My heart is aching for my daughter.  All parents go through this when their little ones are sick.  She picked up this nasty virus somewhere, like a shoe bottom inevitably picks up chewing gum if it’s anywhere in the vicinity.  Right now Mount Kilauea is sleeping. I changed her clothes and mine (that felt like old times).  I’ve had my salmon, and the carpet stains seem to be coming out.
I know when my daughter's a ‘tween she's going to kill me for writing this.  I hope she can forgive me.  Someday she’ll understand, when she has little Mount Kilaueas of her own.

Sunday, December 11, 2011

Hope after devastating tragedy: The Lauren Scruggs Hope Fund

There hasn’t been a great deal of coverage outside of my hometown Ft. Worth and Dallas about the tragic helicopter accident that occurred last week involving model and fashion blogger Lauren Scruggs, 23.  Apparently after a night-time viewing of the Christmas lights over North Texas, Scruggs departed the helicopter upon landing, only to turn back to thank the pilot, at which time the propeller, which was still running, struck her.  Her hand was severed, and the propellor caused major trauma on the left side of her face, including her eye.  Whether she will regain her sight in that eye is still in question, but she is making a slow but remarkable recovery.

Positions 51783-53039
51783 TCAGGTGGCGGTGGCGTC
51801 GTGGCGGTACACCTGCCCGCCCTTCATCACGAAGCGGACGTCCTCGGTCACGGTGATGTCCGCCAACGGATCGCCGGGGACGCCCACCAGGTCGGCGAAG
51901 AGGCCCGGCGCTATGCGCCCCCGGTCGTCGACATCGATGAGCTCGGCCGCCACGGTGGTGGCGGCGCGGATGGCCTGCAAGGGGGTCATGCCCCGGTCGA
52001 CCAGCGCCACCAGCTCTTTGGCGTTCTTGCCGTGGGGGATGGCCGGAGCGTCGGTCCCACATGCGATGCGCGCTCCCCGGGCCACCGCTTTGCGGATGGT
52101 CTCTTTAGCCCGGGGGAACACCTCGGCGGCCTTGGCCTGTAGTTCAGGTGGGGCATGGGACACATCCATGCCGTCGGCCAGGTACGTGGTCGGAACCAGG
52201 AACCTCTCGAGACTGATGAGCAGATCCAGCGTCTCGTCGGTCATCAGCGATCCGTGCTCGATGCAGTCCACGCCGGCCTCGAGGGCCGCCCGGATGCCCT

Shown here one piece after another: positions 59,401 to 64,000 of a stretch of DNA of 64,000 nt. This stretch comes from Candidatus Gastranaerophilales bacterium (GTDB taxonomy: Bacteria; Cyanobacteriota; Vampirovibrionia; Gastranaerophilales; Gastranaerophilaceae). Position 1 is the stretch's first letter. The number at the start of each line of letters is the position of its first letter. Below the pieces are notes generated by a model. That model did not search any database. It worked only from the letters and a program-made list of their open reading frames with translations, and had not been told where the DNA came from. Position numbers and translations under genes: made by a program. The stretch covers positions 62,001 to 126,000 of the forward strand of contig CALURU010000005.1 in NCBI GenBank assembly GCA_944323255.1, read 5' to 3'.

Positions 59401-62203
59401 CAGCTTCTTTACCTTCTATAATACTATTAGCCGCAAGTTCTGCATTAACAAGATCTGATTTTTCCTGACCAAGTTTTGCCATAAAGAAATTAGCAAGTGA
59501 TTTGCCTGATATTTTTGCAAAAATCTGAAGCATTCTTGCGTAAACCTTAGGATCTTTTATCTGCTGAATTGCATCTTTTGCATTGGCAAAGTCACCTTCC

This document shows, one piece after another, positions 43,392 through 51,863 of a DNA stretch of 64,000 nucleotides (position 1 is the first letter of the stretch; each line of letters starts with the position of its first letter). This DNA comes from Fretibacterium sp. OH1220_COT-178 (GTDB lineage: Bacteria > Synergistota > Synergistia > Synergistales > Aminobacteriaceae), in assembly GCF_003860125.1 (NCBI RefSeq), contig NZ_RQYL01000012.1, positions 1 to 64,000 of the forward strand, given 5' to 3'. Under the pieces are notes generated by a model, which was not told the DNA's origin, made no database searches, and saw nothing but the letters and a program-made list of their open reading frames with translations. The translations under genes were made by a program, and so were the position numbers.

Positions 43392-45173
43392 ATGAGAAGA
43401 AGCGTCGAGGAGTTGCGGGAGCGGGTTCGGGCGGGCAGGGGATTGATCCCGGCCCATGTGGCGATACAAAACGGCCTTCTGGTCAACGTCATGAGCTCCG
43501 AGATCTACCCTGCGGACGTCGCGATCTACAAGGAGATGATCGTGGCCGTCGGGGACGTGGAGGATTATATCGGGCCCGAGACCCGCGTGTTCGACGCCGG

Scruggs is the editor-in-chief of the fashion magazine  A link is available on the home page to make donations to the family through the "Lauren Scruggs Hope Fund," to help cover medical bills and to send messages.  I invite all my readers to do so.  This is a family in need of encouragement and support over the holidays and beyond, throughout the many major surgeries that Lauren will have to endure.  
Lauren’s staff continues to carry on with  I enjoyed visiting the site and found it to be very well put together.  Lauren has helped a number of small Dallas/Fort Worth fashion businesses get off the ground thanks to her coverage.  I wish Lauren and her family the best and hope that Lauren is soon able to return to her fashion passion projects.